Middle class struggling for survival due to price hike
Mahfuz Emran: Mostak Ahmed works as an accountant in a private company in Motijheel of the capital. Salary total 18 thousand taka per month. He lives with a family of four in Mirpur’s Kazipara. Tk 8 thousand per month for house rent. With the rest of the money, he spent the family expenses, the education of his sons and daughters, and traveled to the office. But the rising price of fuel has worried the middle-class family’s son Mostak.
During an interview on August 7, Mostak Ahmed told that the government has increased the price of fuel by 40 to 50 percent. As a result, public transport fares have increased. Apart from this, the prices of all kinds of daily products including food will also increase. But according to that, the income of employees or other professions has not increased. In such a situation it will be impossible for many to survive in Dhaka.
Mostak Ahmed said that a large part of the salary goes towards house rent. It is difficult to run the family with the remaining money. I can’t pay for my children’s education. It is not possible to buy food or clothes of your choice. Before the end of the month, you have to continue to borrow and pay. Can you survive like this?
The government has increased the price of all types of fuel from midnight on Friday (August 5). Out of this, diesel has increased by Tk 34, kerosene by Tk 34, octane by Tk 46 and petrol by Tk 44. After the price increase, a customer has to buy diesel at Tk 114 per liter. Apart from this, kerosene has to be bought at Tk 114, octane at Tk 135 and petrol at Tk 130 per liter. Meanwhile, the Bangladesh Road Transport Authority (BRTA) has increased the fares of public transport from today (Sunday) due to the increase in fuel prices.
Along with this, the cost of living has also increased several times. In this situation, people with low income are desperate to meet the cost of living.
Imdad Hasan, who has just completed his post-graduation, works in a super shop in Gulshan. During the conversation on Sunday (August 7) morning, he said, I used to have three tuitions when I was a student. At that time the monthly income was Tk 8-9 thousand. I used to live with a part of this money. I used to send the rest of the money to Tangail home to support my parents.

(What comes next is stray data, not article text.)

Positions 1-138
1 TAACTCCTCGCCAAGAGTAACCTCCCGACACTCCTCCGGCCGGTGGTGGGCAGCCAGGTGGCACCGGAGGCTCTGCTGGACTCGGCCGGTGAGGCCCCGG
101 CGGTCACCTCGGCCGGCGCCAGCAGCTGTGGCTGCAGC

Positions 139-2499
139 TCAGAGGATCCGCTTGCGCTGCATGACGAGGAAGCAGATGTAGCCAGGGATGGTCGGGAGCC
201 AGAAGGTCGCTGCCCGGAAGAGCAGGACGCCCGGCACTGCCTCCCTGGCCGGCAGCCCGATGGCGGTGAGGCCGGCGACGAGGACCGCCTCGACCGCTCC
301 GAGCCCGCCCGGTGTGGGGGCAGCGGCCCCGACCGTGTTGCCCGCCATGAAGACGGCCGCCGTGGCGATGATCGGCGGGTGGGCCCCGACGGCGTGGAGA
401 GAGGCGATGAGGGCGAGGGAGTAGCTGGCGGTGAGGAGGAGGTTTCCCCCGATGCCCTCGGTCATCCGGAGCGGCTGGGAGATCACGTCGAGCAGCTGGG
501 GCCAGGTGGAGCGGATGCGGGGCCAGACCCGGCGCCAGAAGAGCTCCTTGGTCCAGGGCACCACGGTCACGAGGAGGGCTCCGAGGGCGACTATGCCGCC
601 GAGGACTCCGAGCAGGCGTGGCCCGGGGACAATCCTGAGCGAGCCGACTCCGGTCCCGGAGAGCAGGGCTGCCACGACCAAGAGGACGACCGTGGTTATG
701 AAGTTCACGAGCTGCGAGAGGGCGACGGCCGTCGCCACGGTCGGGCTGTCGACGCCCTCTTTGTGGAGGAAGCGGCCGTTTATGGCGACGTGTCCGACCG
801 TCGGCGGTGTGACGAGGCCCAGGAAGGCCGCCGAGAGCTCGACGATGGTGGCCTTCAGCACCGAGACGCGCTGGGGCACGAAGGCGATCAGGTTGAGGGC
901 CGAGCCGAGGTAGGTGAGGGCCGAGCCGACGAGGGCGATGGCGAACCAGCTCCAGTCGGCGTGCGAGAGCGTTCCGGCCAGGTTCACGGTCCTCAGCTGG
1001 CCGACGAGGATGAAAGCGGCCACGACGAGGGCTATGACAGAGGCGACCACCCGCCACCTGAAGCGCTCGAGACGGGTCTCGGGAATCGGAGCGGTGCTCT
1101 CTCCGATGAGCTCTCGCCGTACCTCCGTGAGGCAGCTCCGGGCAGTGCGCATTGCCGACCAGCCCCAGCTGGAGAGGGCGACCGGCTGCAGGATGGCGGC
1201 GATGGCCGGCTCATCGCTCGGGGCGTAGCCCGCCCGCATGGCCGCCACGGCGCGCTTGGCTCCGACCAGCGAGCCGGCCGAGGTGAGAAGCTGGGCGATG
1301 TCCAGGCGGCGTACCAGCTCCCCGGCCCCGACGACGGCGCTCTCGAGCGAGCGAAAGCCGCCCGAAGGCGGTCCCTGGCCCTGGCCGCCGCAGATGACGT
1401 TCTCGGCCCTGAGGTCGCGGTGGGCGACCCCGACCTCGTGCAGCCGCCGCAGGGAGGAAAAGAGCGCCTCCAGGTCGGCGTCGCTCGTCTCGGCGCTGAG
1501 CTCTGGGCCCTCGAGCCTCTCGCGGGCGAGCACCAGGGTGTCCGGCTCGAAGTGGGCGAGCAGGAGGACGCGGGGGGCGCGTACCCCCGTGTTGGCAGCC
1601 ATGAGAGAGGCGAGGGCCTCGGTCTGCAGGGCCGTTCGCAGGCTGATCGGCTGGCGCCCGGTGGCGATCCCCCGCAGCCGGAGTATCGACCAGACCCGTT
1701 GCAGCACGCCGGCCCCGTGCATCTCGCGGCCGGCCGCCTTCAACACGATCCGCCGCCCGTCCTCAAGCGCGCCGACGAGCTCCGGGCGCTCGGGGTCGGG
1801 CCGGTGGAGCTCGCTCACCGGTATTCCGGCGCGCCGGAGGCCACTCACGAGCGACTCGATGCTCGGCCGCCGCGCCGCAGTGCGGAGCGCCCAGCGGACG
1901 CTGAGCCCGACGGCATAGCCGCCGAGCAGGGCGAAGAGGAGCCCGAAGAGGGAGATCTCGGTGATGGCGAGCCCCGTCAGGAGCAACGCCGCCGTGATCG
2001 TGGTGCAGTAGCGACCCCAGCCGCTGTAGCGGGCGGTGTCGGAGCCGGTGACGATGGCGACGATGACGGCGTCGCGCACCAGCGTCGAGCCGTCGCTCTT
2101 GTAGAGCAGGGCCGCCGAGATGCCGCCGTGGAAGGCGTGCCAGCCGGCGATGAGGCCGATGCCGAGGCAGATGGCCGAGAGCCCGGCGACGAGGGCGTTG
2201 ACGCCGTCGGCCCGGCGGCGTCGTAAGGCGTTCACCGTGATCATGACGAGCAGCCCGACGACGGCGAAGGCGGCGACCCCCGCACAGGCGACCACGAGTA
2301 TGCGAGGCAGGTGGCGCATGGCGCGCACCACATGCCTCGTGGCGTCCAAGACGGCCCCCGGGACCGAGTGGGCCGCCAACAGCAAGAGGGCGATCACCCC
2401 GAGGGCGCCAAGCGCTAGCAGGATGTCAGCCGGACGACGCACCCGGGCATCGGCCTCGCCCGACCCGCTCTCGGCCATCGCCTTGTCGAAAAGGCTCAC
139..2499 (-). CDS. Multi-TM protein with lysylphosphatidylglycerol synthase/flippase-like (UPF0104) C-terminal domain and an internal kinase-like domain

Now I get a salary of Tk 14 thousand. But now with the increase in the price of goods, mess rent, food expenses, pocket expenses, there is nothing at the end of the month. Can’t even send money home properly.
Sekandar Ali was returning home after buying a gourd for Tk 70, potal and bitter gourd at Tk 60 per kg, potato at Tk 30 per kg from Amtali kitchen market in Mohakhali. He said that he bought vegetables from this market three days ago at a lower price. Now the price of oil increases, the shopkeepers are selling each vegetable by Tk 5 to Tk 10.
He said that increasing the price of oil will have a negative impact not only on the raw market, but on all aspects of life. Lower- and middle-class families have to go days without food. If this continues, future generations will suffer from malnutrition.
Sohail Rana was selling vegetables in a van on Badda Link Road. During the conversation, he said that they bought vegetables from the wholesale market. Wholesalers have increased the prices of all vegetables. For this reason, they are forced to sell vegetables by Tk 5 to Tk 10 per kg.
He said, even if I sell vegetables at a higher price, I have to buy rice, pulses, oil, salt, fish or meat at a higher price. All the people of the country are stuck in such a cycle.
Economist and former advisor to the caretaker governmentAB Mirza Azizul Islam has expressed the fear that people’s suffering will increase due to the increase in oil prices. He said, this unusual increase in the price of fuel will hit the transport sector first. And everything is related to the transport sector. Product production cost will increase several times.
As a result, the price of the product will also increase. Common people’s suffering will increase. Due to inflation common people are not able to go to the market. There is no commodity whose price has not increased. Rising fuel prices will make these prices even more unaffordable. The middle class will be disoriented. If the purchasing power decreases, people can no longer live well.
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